They stayed there for only one season, but regained their Premier League place two years later as First Division champions. Two years later, despite investing over ten million pounds in transfer fees for famous international players, a three-point penalty for failing to fulfil a fixture cost Boro their Premier League status. This time they regained it at the first attempt, and they held on to it for eleven years, but played seven consecutive seasons in the Championship following relegation in 2009. Middlesbrough gained promotion as Championship runners-up in the 2015–16 campaign only to suffer another relegation in the following season.


Millwall have yo-yoed between the second and third tier of English Football throughout their 92 consecutive seasons in the Football League. They have spent two seasons in the top tier, 42 in the second, 43 in the third and five in the fourth tier. They have been promoted eleven times (five as champions) and relegated ten times. They've been promoted a record eight times from the third tier, and relegated six times from the second tier.[3]

Northampton TownEdit

When the regional divisions were scrapped in 1957, the club was placed in Division Four. The 1960s proved to be a remarkable decade for the club.

Promoted in 1961, Northampton were Division Three champions in 1963 and in 1965 they won promotion to the First Division. Having risen from the Fourth to the First Divisions, their decline was equally spectacular.

Relegated after one season at the top, by 1972 they were applying for re-election to the Fourth Division.


Norwich CityEdit

In 1971–72, Norwich City won the second tier and reached the top flight for the first time. In the next 23 seasons the club was relegated to the second tier three times (1973–74, 1980–81, 1984–85) but they always bounced back to the top flight at the first attempt (1974–75, 1981–82, 1985–86). Since being relegated in 1994–95, the club has been promoted a total of five times (2003–04, 2009–10, 2010–11, 2014–15, 2018–19) and relegated five times (1994–95, 2004–05, 2008–09, 2013–14, 2015–16), with one of those seasons (2009–10) spent in the third tier.

Managers of the team that have celebrated promotion in the Premier League era are Nigel Worthington (2003–04), Paul Lambert (2009–10, 2010–11), Alex Neil (2014–15) and Daniel Farke (2018–19), whereas managers in the same era suffering relegation have been Gary Megson (1994–95), Nigel Worthington (2004–05), Bryan Gunn (2008–09), Neil Adams (2013–14) and Alex Neil (2015–16).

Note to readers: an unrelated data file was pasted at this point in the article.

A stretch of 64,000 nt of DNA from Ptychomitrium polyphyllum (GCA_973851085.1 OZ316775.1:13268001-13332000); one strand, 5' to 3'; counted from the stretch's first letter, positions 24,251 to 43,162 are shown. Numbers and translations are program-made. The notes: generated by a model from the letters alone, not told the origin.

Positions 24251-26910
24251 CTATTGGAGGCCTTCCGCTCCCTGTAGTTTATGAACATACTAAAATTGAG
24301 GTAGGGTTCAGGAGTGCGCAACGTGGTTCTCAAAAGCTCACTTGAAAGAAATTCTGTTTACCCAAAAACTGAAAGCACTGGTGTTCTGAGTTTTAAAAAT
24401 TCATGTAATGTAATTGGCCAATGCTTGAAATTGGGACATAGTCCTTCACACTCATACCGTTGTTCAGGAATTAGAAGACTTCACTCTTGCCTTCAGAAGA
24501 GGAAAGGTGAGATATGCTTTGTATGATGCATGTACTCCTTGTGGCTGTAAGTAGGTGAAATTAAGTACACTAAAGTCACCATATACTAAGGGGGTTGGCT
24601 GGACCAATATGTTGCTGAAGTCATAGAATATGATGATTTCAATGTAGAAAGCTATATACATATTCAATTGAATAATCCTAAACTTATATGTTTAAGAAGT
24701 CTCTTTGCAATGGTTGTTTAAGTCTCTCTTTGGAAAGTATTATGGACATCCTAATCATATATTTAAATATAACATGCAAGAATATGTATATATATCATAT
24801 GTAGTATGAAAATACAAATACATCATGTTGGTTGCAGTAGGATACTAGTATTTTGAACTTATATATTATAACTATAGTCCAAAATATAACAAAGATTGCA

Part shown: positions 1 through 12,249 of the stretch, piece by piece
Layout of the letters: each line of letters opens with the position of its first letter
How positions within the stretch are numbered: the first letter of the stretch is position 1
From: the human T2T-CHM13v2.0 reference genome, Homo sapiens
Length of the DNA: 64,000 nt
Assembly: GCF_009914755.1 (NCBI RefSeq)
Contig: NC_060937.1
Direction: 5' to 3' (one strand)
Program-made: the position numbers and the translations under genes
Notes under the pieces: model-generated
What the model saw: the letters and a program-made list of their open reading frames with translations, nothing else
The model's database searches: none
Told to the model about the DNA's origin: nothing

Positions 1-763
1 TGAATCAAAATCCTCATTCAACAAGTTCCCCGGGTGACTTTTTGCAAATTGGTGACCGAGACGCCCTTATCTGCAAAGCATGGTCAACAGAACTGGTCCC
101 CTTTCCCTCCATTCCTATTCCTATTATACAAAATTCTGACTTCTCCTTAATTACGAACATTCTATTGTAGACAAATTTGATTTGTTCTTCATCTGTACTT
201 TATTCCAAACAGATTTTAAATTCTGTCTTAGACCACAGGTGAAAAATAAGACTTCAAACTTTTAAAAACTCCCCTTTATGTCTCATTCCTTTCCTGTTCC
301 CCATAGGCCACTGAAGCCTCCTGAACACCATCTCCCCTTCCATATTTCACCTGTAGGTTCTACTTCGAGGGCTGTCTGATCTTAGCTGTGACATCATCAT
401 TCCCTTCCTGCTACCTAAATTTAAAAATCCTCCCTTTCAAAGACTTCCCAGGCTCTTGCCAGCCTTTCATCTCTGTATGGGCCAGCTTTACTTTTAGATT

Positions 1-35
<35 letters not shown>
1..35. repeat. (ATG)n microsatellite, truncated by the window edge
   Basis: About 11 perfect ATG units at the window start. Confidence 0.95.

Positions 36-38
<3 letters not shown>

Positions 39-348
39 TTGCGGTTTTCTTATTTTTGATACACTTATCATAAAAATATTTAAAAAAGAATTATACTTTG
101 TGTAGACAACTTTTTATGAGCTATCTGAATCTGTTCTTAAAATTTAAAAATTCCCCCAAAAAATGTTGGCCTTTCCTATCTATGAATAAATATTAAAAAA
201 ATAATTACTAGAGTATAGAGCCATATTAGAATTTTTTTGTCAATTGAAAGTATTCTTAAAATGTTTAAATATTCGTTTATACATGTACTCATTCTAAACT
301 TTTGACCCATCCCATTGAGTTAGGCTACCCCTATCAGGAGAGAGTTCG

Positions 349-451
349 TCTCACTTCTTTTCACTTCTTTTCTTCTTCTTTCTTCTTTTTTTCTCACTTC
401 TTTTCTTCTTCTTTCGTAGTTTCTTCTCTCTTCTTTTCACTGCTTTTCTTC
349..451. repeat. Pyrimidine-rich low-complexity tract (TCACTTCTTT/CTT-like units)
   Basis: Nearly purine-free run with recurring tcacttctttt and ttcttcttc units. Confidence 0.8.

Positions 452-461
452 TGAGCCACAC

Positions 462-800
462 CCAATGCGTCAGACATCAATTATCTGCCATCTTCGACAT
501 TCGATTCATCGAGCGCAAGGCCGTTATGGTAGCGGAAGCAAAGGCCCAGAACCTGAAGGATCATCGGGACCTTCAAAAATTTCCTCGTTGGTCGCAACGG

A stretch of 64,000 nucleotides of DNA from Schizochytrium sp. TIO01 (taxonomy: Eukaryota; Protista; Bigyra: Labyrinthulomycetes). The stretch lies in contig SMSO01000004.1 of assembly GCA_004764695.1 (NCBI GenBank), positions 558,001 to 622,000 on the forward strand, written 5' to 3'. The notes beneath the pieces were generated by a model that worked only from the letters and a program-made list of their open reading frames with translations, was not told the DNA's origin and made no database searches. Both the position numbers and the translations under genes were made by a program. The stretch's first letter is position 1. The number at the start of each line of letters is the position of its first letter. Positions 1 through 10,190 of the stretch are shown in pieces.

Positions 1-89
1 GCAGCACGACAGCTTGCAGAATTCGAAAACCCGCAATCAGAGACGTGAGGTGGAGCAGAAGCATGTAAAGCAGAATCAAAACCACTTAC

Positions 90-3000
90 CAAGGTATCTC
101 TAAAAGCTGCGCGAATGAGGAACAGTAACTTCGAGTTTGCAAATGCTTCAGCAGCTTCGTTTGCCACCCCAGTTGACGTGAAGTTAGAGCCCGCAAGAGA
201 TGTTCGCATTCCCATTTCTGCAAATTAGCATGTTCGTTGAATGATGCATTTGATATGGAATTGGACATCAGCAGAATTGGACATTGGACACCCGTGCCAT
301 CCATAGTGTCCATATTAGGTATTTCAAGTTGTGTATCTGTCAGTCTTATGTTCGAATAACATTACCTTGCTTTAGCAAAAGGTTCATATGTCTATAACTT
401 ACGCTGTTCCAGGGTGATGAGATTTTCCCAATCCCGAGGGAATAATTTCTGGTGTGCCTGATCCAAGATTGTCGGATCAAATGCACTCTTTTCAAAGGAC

In 2018, Gregor Robertson, writing in The Times, described Norwich City as "The perennial yo-yo club".[5]

Notts CountyEdit

Officially, Notts County are the biggest yo-yo club of the lot – switching divisions a total of 29 times in their history; with 13 promotions and 16 relegations.

Promotion years: 1897, 1914, 1923, 1931, 1950, 1960, 1971, 1973, 1981, 1990, 1991, 1998, 2010

Relegation years: 1893, 1913, 1920, 1926, 1930, 1935, 1958, 1959, 1964, 1984, 1985, 1992, 1995, 1997, 2004, 2015, 2019.

Notts County have spent a total of 30 seasons in the top flight of English football, all of which were in Division 1. They have never played in the Premiership, as they suffered relegation from the old First Division the season before it became the Premiership. They have spent a further 37 seasons in the second tier, 31 in the third tier, and 15 in the fourth tier. After the 2018–19 season, they dropped into the National League for the first time in their history.

Sheffield WednesdayEdit

Prior to World War II, Sheffield Wednesday were one of England's most successful clubs; they won their fourth Football League title in 1930, and they won the F.A. Cup for the third time in 1935. But they were relegated to the Second Division in 1937, and after promotion in 1950 they experienced three more relegations in the next eight years: in 1951, 1955, and 1958. Each time they won promotion at the first attempt, and it was their manager Eric Taylor who referred to this period as "the yo-yo years".[6]